Why Many Americans Never Expect to Retire

By Markets Fool.com

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According to a 2014 Gallup poll, having enough money for retirement remains Americans' top financial worry: 59% of people are concerned about having enough to retire, which outpaces every other financial worry -- even paying for major medical expenses.

Retirement funding is often a classic case of "youth is wasted on the young." If you start early enough and invest consistently enough throughout your career, it's almost trivially easy to retire comfortably. The longer you wait, the tougher and more expensive it gets, and the more your focus will need to shift toward figuring out ways to live on less in retirement.

How life gets in the way of saving
Of course, in the earlier stages of life where a little bit of retirement savings could go a long way, other more immediate priorities tend to get in the way of a solid retirement plan. Setting up a household, starting a family, paying off school debts, and even taking care of aging parents can all be more immediate priorities that put retirement savings on the back burner.

On top of those key life priorities come lifestyle choices like vacations, new cars, cable TV, Internet service, local entertainment, and other ways to spend your money. Those things, quite frankly, offer much more immediate fun than saving for retirement does. For many people, it's not until years later -- when the easy compounding years are long gone -- that the benefits of saving earlier in life become apparent.

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Those benefits come in the form of years of life spent in retirement -- younger, likely healthier years. A separate 2014 Gallup poll of baby boomers sums it up nicely. Those who have the money to do what they want to do in life are looking forward to retiring around age 66. Those who don't have the cash expect to retire closer to 73. That's about seven younger, healthier years of retirement, lost to insufficient savings.

What you can do about it
No matter where you are in life, as long as you're still drawing a paycheck, you can take steps to set yourself for a more comfortable retirement. From a nest egg perspective, you may even still be able to reach a $1 million retirement, if you've got enough time and are able to put some serious savings toward it. The table below shows you how many years it will take to reach $1 million, depending on how much you invest each month and what rate of return you achieve:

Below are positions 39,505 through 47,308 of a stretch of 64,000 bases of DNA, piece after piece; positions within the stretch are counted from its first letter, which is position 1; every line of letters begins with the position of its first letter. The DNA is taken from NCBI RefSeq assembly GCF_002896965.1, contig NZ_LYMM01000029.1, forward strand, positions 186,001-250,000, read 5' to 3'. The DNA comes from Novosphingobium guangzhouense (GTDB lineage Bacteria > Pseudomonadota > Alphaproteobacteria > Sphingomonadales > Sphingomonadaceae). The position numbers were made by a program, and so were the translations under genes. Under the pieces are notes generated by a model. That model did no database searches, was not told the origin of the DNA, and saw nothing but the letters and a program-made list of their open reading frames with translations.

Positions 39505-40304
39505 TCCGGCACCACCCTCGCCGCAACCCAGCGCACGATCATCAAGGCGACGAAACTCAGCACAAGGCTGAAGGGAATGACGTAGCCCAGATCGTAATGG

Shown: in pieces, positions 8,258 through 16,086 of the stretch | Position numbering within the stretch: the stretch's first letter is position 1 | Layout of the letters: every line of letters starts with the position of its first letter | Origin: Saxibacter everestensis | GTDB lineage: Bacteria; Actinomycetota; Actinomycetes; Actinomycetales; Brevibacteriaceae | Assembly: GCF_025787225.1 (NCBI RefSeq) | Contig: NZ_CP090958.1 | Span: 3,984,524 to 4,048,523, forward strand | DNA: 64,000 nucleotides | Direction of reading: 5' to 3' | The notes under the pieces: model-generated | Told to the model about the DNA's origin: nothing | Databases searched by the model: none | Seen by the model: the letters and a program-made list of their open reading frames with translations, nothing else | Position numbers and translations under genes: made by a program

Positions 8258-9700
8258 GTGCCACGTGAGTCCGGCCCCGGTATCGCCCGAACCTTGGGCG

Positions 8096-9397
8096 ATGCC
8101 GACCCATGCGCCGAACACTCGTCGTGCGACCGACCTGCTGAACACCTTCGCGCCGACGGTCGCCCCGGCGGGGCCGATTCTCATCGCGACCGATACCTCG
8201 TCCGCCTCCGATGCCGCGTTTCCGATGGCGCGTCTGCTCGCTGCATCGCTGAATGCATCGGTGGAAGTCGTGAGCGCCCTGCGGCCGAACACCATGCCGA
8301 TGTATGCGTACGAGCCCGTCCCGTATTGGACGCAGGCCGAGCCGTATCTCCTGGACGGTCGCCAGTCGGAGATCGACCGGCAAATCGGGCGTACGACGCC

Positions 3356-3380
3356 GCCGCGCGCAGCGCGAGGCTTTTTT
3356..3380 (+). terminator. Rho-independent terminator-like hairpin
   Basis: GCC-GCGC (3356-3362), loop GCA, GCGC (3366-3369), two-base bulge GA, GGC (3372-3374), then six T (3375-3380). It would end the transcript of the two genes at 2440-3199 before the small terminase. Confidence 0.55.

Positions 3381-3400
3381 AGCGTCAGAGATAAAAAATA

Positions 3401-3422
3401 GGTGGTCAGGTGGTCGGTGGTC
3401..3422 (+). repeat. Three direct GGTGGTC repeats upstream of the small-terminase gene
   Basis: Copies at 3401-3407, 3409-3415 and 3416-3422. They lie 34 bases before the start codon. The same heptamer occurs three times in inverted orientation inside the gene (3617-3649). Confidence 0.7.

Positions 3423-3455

Savings Goal

Monthly Investment

10% Annual Returns

8% Annual Returns

6% Annual Returns

4% Annual Returns

Max out 401k & IRA, age 50+

$2,541.66

14.6

16.1

18.2

21.0

Max out 401k & IRA, under 50

$1,958.33

16.7

18.6

21.2

24.9

Max out 401k, under 50

$1,500.00

18.9

21.3

24.5

29.3

Max out IRA, under 50

$458.33

29.7

34.4

41.4

52.9

Table from author's calculations

Even if you've passed the age where reaching $1 million for retirement is feasible, getting yourself in a position to invest and then doing it will do wonders for you. A comfortable retirement may very well be feasible with less than a $1 million nest egg, and any amount you invest now creates a pot of money that can be put to use during your retirement. Perhaps as importantly, the act of putting yourself in the position to invest helps you prioritize your spending and focus on what's really important to you.

Your retirement is still within reach
No matter how close your retirement date may be, you can take steps right now to improve the quality of your golden years. Get yourself in the position to invest, and then start investing, and build a plan around the priorities in your life that really matter to you. Between what you can save and what you can cut from your expenses, you're likely to find that a comfortable retirement is still in you reach.

The article Why Many Americans Never Expect to Retire originally appeared on Fool.com.

Motley Fool contributor Chuck Saletta is having too much fun at work to consider retiring just yet, though he is investing for that eventual date. Chuck has no position in any stocks mentioned. The Motley Fool has no position in any of the stocks mentioned. Try any of our Foolish newsletter services free for 30 days. We Fools may not all hold the same opinions, but we all believe that considering a diverse range of insights makes us better investors. The Motley Fool has a disclosure policy.